Tuesday, October 11, 2005
Each day I come to work and drive through the gates at the entrance to this community. I have a small barcode sticker on my car window which allows the gates to open for me, as they do for the residents, however, I am not a resident, nor will I ever be. My barcode is the only thing I have in common with the people for whom I work.
The barcode is a privilege awarded to those who can afford to live here, pay the club dues and the maintenance fees every quarter, and to those who work for them for more than 90 days. Occasionally they feel generous enough to bestow barcodes upon their very close family members and friends as well, but of course these are all people who could also afford to live here too if they so chose, and most of them live in other similarly gated, well landscaped communitues in the area. The city of Basura, Florida consists almost exclusively of these types of places. To the residents of this Club, the barcode is one of the most important things in their lives. Without the barcode they would have to wait in line at the gatehouse, with all the common people, who must have some sort of permission to enter, and this is intolerable to them. They cannot be made to linger behind the exhaust pipe of the landscaper's pickup truck, with five Guatemalan migrant workers leering at them from a mat of palm fronds in the bed of the vehicle. The reason behind this is not so much the inconvenience of the waiting in line and having to speak to the guards, as it is the feeling of entitlement and esteem that comes from having achieved some special permission to bypass the gate, and thus be separate from the workers and non-residents. The barcode makes them special.
To these people, being special means everything. They must feel at all times as if they are elevated enough in status to bypass lines and prove their identity.
I don't know if they realize that employees get barcodes too. I imagine that if they were aware of this that they might be unhappy, because none of them ever want to think that they share anything with someone who would work here, or for that matter have to work anywhere. That is not to say that none of our residents work, because they do. They are just doctors, lawyers, executives, inventors, investors and extraordinarily successful criminals. We don't have many nine to fivers in here.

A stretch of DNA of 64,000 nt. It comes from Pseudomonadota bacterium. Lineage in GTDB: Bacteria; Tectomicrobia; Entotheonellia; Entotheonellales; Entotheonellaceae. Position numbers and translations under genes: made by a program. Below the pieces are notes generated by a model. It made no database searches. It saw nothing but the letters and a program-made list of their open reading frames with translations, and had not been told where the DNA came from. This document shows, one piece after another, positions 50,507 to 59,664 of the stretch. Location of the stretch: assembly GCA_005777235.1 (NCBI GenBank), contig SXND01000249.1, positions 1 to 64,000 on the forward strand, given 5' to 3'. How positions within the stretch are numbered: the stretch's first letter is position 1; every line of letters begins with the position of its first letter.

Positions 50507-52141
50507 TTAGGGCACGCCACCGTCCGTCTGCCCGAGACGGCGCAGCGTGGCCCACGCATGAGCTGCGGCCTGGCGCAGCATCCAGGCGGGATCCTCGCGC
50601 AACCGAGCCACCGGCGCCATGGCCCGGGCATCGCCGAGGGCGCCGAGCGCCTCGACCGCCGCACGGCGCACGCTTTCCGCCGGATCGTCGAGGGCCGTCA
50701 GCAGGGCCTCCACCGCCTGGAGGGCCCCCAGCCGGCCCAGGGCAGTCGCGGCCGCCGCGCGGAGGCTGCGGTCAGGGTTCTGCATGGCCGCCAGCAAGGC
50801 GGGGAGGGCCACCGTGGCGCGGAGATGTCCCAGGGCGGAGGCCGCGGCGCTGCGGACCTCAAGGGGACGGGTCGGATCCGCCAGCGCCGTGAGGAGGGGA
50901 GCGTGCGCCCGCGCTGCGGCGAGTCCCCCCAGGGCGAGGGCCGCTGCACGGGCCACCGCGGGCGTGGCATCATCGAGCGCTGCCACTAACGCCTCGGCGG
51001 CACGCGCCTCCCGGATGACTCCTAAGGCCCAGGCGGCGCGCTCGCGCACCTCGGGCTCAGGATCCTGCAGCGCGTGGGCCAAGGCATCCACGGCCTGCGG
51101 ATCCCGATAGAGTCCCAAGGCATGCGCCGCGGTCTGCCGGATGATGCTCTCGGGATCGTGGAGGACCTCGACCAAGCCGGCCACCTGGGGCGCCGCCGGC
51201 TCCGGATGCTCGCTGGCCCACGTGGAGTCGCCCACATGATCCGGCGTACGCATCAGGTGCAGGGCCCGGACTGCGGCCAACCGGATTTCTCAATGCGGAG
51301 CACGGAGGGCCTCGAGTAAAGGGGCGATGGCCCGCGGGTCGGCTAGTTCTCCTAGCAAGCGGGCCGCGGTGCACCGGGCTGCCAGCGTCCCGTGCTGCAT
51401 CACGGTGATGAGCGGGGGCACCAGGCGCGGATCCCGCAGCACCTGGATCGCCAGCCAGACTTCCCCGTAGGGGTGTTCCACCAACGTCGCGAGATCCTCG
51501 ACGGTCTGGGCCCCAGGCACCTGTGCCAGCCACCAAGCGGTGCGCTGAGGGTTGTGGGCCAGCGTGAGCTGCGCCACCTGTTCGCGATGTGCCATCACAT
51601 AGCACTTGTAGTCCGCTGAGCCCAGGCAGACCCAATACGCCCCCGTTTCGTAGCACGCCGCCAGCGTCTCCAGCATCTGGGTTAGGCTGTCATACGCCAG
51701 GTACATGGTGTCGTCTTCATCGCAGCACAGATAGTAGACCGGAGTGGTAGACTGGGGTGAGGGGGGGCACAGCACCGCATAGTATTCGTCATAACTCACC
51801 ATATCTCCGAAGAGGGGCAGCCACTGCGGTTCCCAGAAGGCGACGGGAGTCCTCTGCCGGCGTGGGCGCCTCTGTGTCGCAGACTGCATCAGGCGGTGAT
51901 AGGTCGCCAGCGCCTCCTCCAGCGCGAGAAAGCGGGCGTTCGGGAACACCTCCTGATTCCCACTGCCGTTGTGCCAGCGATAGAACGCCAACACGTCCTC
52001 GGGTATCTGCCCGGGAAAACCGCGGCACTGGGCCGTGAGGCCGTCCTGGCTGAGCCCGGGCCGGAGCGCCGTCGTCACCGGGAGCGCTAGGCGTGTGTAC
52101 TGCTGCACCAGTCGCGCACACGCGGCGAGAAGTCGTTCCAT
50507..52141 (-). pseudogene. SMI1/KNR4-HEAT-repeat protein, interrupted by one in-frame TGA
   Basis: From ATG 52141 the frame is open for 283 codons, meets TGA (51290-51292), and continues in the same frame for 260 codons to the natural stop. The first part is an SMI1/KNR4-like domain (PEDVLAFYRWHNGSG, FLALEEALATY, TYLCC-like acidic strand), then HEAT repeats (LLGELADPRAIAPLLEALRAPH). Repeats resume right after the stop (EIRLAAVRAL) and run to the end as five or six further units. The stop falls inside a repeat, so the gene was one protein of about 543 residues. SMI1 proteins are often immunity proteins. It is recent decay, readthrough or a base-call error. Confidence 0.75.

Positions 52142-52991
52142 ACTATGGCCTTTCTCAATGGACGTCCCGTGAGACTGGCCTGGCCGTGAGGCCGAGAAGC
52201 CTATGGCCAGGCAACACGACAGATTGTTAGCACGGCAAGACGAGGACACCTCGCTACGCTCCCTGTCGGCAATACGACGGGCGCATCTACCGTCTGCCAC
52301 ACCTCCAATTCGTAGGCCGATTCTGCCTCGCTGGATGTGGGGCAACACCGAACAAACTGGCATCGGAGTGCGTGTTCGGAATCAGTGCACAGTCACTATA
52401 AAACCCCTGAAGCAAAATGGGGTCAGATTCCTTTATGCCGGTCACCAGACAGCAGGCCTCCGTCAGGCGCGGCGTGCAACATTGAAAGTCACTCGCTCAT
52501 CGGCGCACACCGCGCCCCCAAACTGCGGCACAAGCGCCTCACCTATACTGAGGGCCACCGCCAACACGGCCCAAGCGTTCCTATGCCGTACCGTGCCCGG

The barcodes make up a large part of my job. I have to give them out, stick them on cars, record them all, keep track of them and file them. They take up a lot of my time at work. I guess it could be said then that I hold a certain power in the community where the barcode is such a powerful device. At any moment, with no warning, upon any whim, I can make the barcodes entirely useless. With a simple swipe of my keyboard I can turn them off, rendering them powerless. We do this to punish people. If you speed in here, paint your house the wrong color, aggravate your neighbors or let the dog run loose, I'll turn off your barcode. They tell me to do it. They being the board members, or the members of various and elaborate committees the residents have created to make themselves feel even more important and powerful. They are the ones who exact the judgment on their non-compliant neighbors, and they hate non-compliance. This is not the place to live if you are an individual. This is a place for followers. Even their leaders are really followers.
What matters most is what other people think of you, how you look to others. If you have to wait in line, somebody else might see you there with the Haitians from the kitchen, the housekeepers in Pintos and the landscapers. And that is why you absolutely have to have a barcode and one that works.